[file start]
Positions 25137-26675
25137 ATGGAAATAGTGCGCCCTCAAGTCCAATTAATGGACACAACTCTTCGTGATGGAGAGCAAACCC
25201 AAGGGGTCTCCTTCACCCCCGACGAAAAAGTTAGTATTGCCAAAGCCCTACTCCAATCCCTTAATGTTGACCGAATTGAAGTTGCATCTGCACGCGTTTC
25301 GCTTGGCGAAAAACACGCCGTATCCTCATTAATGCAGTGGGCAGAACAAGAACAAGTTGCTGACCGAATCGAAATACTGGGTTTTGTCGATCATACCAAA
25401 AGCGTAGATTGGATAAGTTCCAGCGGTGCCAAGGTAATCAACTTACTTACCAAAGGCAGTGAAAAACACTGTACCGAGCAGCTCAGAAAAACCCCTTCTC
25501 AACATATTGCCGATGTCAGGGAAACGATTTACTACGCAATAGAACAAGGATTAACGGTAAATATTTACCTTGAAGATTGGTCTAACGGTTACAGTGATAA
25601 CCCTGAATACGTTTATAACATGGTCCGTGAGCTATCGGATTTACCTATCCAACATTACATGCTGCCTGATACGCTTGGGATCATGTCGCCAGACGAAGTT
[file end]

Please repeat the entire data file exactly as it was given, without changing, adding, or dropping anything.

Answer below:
Positions 25137-26675
25137 ATGGAAATAGTGCGCCCTCAAGTCCAATTAATGGACACAACTCTTCGTGATGGAGAGCAAACCC
25201 AAGGGGTCTCCTTCACCCCCGACGAAAAAGTTAGTATTGCCAAAGCCCTACTCCAATCCCTTAATGTTGACCGAATTGAAGTTGCATCTGCACGCGTTTC
25301 GCTTGGCGAAAAACACGCCGTATCCTCATTAATGCAGTGGGCAGAACAAGAACAAGTTGCTGACCGAATCGAAATACTGGGTTTTGTCGATCATACCAAA
25401 AGCGTAGATTGGATAAGTTCCAGCGGTGCCAAGGTAATCAACTTACTTACCAAAGGCAGTGAAAAACACTGTACCGAGCAGCTCAGAAAAACCCCTTCTC
25501 AACATATTGCCGATGTCAGGGAAACGATTTACTACGCAATAGAACAAGGATTAACGGTAAATATTTACCTTGAAGATTGGTCTAACGGTTACAGTGATAA
25601 CCCTGAATACGTTTATAACATGGTCCGTGAGCTATCGGATTTACCTATCCAACATTACATGCTGCCTGATACGCTTGGGATCATGTCGCCAGACGAAGTT